Denbighshire County Council is reminding residents of changes to traffic enforcement on Bodfor Street and Queen Street in Rhyl.
Work is underway on an 18-month trial of town centre improvements after Denbighshire County Council was successful in its bid for Welsh Government funding.
The funding, part of the Local Sustainable Transport COVID Response Fund 2020-21, will be used to introduce improvements that facilitate social distancing and make it easier for people to travel actively within town centres.
The loading and disabled bays on the east side of Bodfor Street and Queen Street have been suspended to allow the pavements on that side to be widened and the bays have been moved to the west side of Bodfor Street and Queen Street, replacing the previous parking bays.
Therefore the west side of Bodfor Street and Queen Street are now subject to parking restrictions and enforcement but the Council will be taking a light touch approach to enforcement until 8am on Monday, December 7, 2020 to help people get used to these changes.
The process of refunding motorists who had previously been given a penalty charge notice during the initial period of the changes has now begun.
Cllr Brian Jones, Cabinet Lead Member for Highways, Transport and the Environment, said: “As well as introducing improvements that facilitate social distancing, the trial contributes to the Council’s aim of introducing a network of active travel routes that provide excellent access to the town centre and other key destinations.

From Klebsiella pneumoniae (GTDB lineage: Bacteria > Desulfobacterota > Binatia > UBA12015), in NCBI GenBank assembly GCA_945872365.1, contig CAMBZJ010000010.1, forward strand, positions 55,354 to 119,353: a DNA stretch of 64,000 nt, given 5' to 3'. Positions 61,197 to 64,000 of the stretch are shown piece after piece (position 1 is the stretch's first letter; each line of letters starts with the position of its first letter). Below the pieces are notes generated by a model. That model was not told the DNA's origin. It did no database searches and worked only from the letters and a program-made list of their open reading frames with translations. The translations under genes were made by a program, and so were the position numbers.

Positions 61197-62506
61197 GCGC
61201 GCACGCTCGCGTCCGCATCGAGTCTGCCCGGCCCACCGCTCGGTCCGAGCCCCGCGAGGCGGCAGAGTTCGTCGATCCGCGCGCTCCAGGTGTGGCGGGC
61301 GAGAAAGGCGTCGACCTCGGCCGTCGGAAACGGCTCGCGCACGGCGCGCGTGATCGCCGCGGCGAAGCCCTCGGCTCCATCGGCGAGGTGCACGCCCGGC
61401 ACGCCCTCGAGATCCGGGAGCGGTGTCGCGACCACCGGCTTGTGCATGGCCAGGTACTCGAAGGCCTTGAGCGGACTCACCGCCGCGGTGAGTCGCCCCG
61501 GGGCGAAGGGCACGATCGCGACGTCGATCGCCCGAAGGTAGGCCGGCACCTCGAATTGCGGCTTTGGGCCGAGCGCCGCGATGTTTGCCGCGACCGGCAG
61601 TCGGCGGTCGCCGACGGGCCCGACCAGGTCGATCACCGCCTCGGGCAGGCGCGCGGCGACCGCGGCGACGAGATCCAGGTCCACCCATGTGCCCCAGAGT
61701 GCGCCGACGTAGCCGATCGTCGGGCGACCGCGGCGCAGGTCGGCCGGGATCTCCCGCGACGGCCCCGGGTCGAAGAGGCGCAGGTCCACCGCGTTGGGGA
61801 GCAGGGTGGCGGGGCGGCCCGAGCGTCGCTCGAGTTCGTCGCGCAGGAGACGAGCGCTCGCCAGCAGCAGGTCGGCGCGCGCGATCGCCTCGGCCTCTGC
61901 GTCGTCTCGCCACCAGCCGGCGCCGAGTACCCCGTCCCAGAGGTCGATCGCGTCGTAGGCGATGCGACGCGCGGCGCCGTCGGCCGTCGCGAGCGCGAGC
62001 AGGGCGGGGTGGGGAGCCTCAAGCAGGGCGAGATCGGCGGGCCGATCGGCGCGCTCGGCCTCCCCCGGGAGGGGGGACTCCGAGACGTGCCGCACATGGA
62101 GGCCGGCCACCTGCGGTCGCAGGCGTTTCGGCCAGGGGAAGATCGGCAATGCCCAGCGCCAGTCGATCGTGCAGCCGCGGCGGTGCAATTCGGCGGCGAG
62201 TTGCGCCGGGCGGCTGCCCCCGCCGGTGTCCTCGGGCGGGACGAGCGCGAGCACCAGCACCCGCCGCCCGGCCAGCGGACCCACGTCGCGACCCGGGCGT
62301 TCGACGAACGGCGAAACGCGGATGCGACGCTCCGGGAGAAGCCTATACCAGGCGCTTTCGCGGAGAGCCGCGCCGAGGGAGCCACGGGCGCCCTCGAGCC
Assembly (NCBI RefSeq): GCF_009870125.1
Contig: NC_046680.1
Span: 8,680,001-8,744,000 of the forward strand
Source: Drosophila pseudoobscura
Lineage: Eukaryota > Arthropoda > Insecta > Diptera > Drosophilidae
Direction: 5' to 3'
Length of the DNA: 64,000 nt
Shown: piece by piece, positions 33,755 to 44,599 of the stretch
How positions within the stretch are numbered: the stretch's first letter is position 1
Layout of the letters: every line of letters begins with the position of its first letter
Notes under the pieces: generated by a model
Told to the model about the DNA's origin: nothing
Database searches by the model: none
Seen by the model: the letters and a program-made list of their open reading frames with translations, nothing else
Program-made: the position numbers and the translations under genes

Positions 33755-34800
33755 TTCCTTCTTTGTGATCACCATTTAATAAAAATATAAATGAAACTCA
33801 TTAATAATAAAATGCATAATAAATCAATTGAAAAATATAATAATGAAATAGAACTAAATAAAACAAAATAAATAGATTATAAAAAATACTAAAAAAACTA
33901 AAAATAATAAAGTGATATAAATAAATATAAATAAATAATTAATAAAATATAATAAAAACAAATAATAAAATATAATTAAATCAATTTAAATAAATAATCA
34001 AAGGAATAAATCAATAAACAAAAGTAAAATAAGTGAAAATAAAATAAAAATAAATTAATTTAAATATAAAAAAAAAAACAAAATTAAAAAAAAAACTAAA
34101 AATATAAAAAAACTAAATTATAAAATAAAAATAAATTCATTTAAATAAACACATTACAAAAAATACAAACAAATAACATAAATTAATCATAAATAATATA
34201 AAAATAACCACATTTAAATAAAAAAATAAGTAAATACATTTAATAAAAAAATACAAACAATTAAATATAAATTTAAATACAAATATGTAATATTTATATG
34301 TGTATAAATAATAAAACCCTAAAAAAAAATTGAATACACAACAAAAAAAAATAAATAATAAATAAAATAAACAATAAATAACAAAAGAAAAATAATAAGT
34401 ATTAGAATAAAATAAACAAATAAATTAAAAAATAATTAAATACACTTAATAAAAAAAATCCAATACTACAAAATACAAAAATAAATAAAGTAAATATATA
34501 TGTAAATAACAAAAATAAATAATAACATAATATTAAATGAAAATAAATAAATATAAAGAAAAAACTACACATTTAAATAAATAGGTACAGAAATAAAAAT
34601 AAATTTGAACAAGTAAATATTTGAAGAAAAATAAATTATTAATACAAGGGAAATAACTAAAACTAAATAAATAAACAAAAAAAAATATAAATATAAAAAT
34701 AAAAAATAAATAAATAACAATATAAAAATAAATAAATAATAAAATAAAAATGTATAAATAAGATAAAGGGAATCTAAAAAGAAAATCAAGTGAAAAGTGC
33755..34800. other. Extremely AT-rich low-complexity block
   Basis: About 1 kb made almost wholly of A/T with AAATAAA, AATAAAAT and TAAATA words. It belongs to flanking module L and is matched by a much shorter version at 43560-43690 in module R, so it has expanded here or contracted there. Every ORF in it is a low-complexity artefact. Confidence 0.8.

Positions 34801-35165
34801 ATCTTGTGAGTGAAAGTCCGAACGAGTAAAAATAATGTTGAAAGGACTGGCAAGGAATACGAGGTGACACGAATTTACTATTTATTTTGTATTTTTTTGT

“More than 400,000 trips are made on foot and by bike along Rhyl promenade every year and this trial will also encourage more people to cross from the promenade into the town centre as well as providing opportunities for journeys using different modes of transport.
“Encouraging active travel helps reduce car journeys, improves air quality and offers safe routes for pedestrians and cyclists as well as providing health and well-being benefits. It also complements the Council’s work on the Rhyl Vision document with the aim of regenerating the town centre and promenade areas.
“There was generally strong support for the Rhyl plans and we were happy to support these proposals going forward. The project will be under constant review and members of the public will be able to give feedback throughout the trial period using our online public engagement portal while officers will continue to engage with businesses and Rhyl Town Council.
“We will be keeping disruption to a minimum during the work and we would like to thank residents and businesses for their understanding.”
Other works in Rhyl will include the introduction of a widened pedestrian area on the south side of West Parade from its junction with Queen Street and its junction with Edward Henry Street.
This widening will be achieved through the introduction of bolt down kerbing and will provide enhanced facilities for people to social distance and travel actively.
Any motorist who received a penalty charge notice on Bodfor Street and Queen Street and paid by cheque or Allpay should contact firstname.lastname@example.org or telephone 01824 708489, the council will be refunding those who paid by other means directly.
The Council will collect feedback from residents, businesses and visitors once installation works are complete and this will include surveys and reports back to the public for the duration of the trial period, further details will follow.